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Exiled Pakistani Opposition Leader Plans Return


Former Prime Minister and leader of the Pakistan Muslim League Nawaz Sharif is planning to return to Pakistan, ending his seven-year exile in Saudi Arabia. VOA's Barry Newhouse reports from Islamabad that the announcement follows an earlier, failed attempt to return.

Pakistan Muslim League spokesman Ahsan Iqbal says Mr. Sharif could return in a few days, but it is unclear whether it will be before Monday's registration deadline for candidates wishing to run in parliamentary elections set for January.

"Mr. Sharif is seeing the king of Saudi Arabia today and after his farewell meeting with him he will return in a few days to Pakistan to take part in Pakistan's politics, to lead his struggle for the restoration of democracy," he said.

General Pervez Musharraf deposed Nawaz Sharif in a coup in 1999. After he was convicted on corruption and other charges in 2000, Mr. Sharif was sentenced to life in prison, later commuted to 10 years in exile.

Since then, he has been an outspoken critic of General Musharraf, and is considered one of the most popular politicians in Pakistan.

Ahsan Iqbal insists Mr. Sharif has not spoken to nor struck a deal with General Musharraf and the former prime minister could be arrested when he returns. But Iqbal says he is confident Mr. Sharif will not be deported, as he was when he tried to return in September. Pakistani authorities have not said how they will respond if Mr. Sharif returns.

"We are not afraid of the consequences," said Iqbal. "Even if they put him in jail that will show to the world that General Musharraf is still scared of him and is not willing to provide a level playing field to all parties for fair and free elections."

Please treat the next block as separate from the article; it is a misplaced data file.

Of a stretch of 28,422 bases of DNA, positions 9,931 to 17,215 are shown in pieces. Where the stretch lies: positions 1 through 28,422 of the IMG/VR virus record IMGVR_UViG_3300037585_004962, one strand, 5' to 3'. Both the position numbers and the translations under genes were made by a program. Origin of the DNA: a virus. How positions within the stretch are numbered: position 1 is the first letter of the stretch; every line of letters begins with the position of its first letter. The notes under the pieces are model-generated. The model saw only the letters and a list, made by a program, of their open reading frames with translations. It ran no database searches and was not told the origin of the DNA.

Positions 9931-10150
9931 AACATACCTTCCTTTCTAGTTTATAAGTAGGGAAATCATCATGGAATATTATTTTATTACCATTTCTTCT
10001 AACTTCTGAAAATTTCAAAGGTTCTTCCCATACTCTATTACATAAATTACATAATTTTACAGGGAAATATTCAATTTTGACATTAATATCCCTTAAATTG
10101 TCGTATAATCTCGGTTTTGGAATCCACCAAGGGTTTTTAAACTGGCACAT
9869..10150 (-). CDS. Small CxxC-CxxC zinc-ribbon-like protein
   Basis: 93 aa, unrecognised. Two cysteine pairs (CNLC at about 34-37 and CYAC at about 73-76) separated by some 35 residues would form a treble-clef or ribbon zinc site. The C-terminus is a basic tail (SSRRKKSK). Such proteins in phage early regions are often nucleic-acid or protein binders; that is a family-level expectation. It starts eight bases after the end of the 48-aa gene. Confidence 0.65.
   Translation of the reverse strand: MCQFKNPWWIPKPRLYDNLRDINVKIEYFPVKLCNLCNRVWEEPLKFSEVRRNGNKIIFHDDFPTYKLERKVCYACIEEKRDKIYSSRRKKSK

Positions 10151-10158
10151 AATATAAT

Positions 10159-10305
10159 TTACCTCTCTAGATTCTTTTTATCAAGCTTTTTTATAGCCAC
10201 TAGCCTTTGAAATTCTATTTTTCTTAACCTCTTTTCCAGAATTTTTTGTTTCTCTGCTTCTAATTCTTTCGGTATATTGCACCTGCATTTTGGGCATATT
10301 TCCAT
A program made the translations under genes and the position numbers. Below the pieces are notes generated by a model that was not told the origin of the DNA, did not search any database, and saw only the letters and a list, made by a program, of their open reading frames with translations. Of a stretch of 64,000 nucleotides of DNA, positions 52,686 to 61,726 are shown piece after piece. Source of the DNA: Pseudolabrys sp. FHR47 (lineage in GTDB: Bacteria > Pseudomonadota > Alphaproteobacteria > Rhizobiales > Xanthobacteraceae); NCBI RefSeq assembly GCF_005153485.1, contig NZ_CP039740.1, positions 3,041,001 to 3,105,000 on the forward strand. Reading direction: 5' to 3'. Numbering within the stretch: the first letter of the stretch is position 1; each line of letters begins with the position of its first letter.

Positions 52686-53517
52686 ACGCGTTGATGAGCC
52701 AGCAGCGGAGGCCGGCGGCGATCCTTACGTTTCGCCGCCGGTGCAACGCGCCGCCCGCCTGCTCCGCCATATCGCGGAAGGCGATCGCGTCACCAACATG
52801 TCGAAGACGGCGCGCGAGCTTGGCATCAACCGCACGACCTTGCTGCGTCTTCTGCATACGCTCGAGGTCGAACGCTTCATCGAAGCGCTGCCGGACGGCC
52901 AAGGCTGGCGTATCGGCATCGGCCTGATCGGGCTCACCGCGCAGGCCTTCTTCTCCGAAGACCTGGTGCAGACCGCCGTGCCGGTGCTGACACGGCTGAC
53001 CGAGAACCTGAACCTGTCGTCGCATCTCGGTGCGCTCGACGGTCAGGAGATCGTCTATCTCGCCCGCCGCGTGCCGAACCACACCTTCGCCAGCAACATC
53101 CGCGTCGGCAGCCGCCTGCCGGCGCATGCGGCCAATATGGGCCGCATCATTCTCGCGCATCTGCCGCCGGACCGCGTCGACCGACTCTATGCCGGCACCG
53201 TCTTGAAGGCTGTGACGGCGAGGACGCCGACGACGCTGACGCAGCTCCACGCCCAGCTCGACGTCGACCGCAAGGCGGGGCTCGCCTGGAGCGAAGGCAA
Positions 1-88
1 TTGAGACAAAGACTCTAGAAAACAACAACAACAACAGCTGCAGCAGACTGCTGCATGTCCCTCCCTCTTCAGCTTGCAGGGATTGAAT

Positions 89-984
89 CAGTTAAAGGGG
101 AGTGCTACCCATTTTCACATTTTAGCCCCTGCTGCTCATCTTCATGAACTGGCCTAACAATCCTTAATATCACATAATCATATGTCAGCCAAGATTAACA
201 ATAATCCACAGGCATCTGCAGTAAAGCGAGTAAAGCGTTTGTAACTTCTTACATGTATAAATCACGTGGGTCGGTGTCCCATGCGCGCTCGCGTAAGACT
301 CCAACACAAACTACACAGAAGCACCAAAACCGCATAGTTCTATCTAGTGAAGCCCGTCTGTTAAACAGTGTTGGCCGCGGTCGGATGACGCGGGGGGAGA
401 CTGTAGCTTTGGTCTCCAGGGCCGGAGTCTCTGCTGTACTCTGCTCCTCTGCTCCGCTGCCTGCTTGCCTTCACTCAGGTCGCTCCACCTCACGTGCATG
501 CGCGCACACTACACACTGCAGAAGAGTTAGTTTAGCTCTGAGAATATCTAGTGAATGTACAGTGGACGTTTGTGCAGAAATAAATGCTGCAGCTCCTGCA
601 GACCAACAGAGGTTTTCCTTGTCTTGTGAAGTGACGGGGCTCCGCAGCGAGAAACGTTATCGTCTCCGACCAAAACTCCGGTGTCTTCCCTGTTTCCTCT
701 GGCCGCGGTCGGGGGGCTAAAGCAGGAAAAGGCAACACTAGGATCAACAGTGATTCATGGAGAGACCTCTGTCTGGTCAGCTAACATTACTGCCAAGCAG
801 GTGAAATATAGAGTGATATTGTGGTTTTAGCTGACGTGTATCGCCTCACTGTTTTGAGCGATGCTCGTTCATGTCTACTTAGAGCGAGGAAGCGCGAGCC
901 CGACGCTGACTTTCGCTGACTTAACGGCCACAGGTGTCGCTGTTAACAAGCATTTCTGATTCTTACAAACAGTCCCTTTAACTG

It is unclear what Saudi Arabia's position is in the situation. General Musharraf visited the kingdom earlier this week, but officials released few details of the talks and it is not known if the visit was related to Mr. Sharif's status.

Meanwhile, Pakistan's Supreme Court ruled Friday that General Musharraf's decision to declare a state of emergency and suspend the constitution was legal.

On Thursday the court, made up of justices chosen by President Musharraf, dismissed the final legal challenges to his re-election. The move cleared the way for the president to honor his pledge to step down as army chief, possibly as soon as Saturday.

Opposition parties are discussing the formation of a broad alliance to oppose President Musharraf and push for a restoration of democracy. The parties have not yet decided if they will boycott January elections.

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